Lessons to be learned

26 April 2019



Medical imaging has revolutionised healthcare delivery and the next generation of imaging technology promises to be even more powerful, further enhancing the ability of physicians to diagnose and treat an increasingly wide range of diseases at lower radiation doses. Developments in AI are helping improve both effi ciency and effectiveness of diagnosis and care. Ajay Kohli, physician at Drexel College of Medicine in Philadelphia, speaks about the recent technological advances within AI.


Only a few years ago, AI was barely discussed within medical imaging. This has all changed and there are now numerous conversations taking place, both online and offline, about its significance in influencing multiple industries, including healthcare. Its growth has been rapid and it shows no signs of slowing. Based on data from the marketing intelligence company Tractica, AI in radiology will reach $19 billion by 2025.

Within the buzz about the technology, there is both excitement and concern among healthcare professionals about the opportunities it provides. Although there is consensus that AI could improve the speed and accuracy of diagnoses, there are also anxieties that it could replace humans, leaving jobs at risk. As a radiology resident physician with a deep entrepreneurial background, Ajay Kohli offers a valuable insight into both sides of the coin.

Failure to launch

Applications in radiology have not always been effective, contributing to ongoing worries about the technology among healthcare professionals. “In the late 1990s, computer-aided diagnosis (CAD) was used in mammography but this was in a rudimentary way,” explains Kohli.

Despite the excitement and high hopes for AI at the time, the technology was simply not advanced enough to be relied upon for clinical decision-making. In a 2018 paper published in the Journal of the American College of Radiology, Kohli discussed the lessons that could be learned from the failed application of CAD.

Due to its limitations, healthcare professionals had to re-examine all the areas flagged by the technology, which was not a productive use of their time. “Not only did CAD increase the recalls without improving cancer detection, but, in some cases, even decreased sensitivity by missing some cancers, particularly non-calcified lesions,” Kohli said. “CAD could lull the novice reader into a false sense of security. Thus, CAD had both lower sensitivity and lower specificity, a non-redeeming quality for an imaging test.”

The failure to offer anything beyond the role of a ‘second reader’ or ‘spell-checker’ was due to the technology’s limited processing power and, more fundamentally, because of its reliance on supervised learning. This type of AI, unlike deep learning, demands the identification and labelling of the inputs of the system, which means that it is heavily reliant on the skill of the radiologist.

“In supervised learning, the computer is trained on samples with known pathology (truth) and then tested for its ability to predict the likelihood of malignancies in a test sample (truth and lies),” Kohli said. “Despite the allure of supervision, the pedagogy is not neutral. Because the computer sees more cancers during its training than its test, there is verification bias, and the specificity drifts.”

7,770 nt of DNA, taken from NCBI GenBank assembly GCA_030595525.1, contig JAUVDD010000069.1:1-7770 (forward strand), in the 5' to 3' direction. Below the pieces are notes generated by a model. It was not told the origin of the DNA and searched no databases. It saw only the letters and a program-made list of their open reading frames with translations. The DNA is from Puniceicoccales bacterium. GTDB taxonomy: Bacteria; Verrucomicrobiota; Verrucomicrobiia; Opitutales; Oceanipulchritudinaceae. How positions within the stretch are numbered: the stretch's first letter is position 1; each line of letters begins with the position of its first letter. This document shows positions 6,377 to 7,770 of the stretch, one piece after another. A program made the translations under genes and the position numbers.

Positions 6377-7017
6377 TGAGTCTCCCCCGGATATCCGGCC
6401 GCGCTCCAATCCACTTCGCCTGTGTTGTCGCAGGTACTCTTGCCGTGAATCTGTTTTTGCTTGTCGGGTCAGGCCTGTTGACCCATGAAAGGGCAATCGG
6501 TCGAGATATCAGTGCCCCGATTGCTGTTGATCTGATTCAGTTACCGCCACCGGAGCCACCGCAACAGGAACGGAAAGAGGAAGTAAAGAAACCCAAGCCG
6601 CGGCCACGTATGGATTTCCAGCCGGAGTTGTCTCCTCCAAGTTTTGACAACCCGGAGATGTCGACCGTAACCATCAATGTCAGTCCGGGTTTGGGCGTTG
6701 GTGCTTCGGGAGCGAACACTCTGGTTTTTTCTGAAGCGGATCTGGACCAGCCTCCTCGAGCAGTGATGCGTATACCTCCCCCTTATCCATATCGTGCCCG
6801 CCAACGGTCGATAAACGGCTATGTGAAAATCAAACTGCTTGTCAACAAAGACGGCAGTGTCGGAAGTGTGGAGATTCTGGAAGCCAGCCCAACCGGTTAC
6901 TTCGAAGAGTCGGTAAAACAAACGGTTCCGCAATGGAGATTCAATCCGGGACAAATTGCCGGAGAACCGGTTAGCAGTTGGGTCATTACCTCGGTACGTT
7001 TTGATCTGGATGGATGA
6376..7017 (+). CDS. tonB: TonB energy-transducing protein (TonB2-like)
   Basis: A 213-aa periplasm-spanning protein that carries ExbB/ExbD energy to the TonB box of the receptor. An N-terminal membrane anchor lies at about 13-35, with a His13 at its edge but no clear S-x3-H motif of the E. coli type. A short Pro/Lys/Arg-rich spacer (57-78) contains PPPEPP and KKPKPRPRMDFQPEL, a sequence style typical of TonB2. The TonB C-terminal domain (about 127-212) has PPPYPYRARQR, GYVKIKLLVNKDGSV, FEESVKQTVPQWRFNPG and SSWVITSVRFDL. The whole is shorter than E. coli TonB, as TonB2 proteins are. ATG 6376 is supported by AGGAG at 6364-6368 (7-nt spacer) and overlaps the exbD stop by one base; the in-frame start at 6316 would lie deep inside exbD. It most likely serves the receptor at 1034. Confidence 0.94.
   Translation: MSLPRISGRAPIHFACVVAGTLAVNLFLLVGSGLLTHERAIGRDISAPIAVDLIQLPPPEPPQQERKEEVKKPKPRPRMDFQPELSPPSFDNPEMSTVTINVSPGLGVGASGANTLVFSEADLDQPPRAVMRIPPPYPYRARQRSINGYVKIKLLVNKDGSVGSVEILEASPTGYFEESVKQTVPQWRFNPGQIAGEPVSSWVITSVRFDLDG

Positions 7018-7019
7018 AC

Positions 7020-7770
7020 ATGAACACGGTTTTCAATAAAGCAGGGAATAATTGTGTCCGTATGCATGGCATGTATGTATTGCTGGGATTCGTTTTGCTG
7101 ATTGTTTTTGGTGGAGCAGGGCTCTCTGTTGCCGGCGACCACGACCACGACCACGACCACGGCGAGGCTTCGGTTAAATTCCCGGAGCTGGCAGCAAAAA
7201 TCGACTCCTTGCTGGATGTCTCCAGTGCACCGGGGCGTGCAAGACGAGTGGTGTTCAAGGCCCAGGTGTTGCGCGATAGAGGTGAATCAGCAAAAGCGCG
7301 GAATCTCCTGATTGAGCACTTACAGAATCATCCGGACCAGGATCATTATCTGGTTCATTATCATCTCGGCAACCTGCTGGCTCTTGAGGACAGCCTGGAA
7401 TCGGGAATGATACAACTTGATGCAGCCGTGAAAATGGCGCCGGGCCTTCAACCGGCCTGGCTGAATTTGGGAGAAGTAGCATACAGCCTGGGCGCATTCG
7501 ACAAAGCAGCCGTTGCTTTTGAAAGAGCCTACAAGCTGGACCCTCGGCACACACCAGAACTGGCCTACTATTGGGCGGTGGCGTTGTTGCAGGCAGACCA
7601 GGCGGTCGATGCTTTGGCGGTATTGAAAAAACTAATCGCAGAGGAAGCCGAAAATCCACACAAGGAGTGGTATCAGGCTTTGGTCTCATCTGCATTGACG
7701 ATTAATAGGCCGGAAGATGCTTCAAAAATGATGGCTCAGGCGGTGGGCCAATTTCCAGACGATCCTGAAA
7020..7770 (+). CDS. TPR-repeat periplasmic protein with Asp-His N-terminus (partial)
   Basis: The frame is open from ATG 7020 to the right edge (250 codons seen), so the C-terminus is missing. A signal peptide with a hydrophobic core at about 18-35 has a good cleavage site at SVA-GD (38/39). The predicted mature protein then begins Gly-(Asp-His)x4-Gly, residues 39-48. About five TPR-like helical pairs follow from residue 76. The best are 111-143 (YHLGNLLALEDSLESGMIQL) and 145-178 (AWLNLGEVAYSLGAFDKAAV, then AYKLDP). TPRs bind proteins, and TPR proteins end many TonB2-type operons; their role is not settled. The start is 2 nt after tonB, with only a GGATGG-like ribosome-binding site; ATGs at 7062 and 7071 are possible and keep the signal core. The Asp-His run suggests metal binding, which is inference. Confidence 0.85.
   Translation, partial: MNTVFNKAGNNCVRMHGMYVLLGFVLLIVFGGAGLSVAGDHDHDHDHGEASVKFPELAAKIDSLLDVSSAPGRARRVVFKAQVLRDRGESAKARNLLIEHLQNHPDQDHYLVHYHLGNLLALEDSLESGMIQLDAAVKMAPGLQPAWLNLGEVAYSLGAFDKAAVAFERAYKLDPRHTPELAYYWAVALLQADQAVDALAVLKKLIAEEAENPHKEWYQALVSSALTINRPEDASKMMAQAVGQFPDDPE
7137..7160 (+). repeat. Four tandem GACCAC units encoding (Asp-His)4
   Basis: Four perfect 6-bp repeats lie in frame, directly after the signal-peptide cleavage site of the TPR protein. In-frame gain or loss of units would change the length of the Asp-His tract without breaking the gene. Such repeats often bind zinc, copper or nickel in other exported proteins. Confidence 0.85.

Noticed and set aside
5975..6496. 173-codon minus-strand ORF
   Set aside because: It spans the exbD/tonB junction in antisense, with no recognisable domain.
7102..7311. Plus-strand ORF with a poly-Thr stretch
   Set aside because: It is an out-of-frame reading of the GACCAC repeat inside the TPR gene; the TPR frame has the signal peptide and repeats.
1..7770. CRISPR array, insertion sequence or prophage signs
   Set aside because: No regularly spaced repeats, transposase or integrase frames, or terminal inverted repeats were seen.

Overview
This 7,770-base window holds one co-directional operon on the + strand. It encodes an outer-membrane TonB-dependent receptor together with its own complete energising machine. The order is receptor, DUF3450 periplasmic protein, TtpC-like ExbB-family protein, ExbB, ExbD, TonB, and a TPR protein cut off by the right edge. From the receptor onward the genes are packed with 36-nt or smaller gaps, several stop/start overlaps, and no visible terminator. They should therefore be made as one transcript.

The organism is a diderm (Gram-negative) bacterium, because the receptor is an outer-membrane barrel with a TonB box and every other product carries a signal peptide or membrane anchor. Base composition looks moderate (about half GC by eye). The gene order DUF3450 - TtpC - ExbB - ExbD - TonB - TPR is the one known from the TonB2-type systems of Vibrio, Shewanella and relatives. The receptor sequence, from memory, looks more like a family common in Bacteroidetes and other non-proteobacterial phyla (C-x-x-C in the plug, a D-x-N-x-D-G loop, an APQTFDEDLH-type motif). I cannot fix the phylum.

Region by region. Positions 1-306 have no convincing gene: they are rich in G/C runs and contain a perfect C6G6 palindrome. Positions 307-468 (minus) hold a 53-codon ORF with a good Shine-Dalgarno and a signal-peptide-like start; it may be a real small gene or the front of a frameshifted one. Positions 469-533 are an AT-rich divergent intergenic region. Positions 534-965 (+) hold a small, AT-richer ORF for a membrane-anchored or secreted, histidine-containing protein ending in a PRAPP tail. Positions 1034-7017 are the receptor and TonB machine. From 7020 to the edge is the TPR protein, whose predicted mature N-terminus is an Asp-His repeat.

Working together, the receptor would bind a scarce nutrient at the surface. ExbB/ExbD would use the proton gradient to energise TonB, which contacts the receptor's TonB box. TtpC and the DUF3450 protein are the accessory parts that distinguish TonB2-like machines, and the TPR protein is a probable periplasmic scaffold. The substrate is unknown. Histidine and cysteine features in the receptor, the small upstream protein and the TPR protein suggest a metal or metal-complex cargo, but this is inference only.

Deep thoughts

Since the late 1990s, AI efforts have mainly focused on deep learning, a type of machine learning that is based on the way the human brain processes information. “There are three common applications of these technologies within radiology,” explains Kohli. “These are deep learning to recreate CT and to automate workflow, as well as apps for physicians.”

Based on recent figures, Frost & Sullivan notes that among the 114 start-ups active in the AI for medical imaging space, a significant majority are targeted at the image analysis aspect of radiology. As decisions about a diagnosis are based on this work, it is clearly a hugely important clinical task. AI can be used to recreate CT image scans to assist in this process.

“Neural networks called autoencoders can boost the quality by generating similar images with ‘repaired’ pixel values, which has been learned from training on similar data,” explains Kohli. “This could prevent the need for the patient to have as many follow-up scans, which can lower exposure to radiation and allow for quicker diagnoses to reduce healthcare costs.”

Beyond image analysis, automating workflow is another hugely valuable application of AI. The technology could help to reduce the burden on radiologists and improve efficiencies within their daily activities. Unsurprisingly, this is an area of concern among clinical professionals as deep learning is capable of performing tasks that they would otherwise be completing. However, there currently remains a need for ‘human-in-the-loop’ systems where healthcare staff are making the final call in order to ensure patient safety.

“Neural networks called auto encoders can boost the quality by generating similar images with ‘repaired’ pixel values, which has been learned from training on similar data. This could prevent the need for the patient to have as many follow-up scans, which can lower exposure to radiation and allow for quicker diagnoses to reduce healthcare costs.”

Apps have also be developed for physicians using AI technology to help support them to enhance the level of care they can provide to patients. “You can help to ensure that care is similar in different countries and healthcare systems by replicating the workflow of the radiologist,” says Kohli. This can be particularly helpful in overcoming language barriers.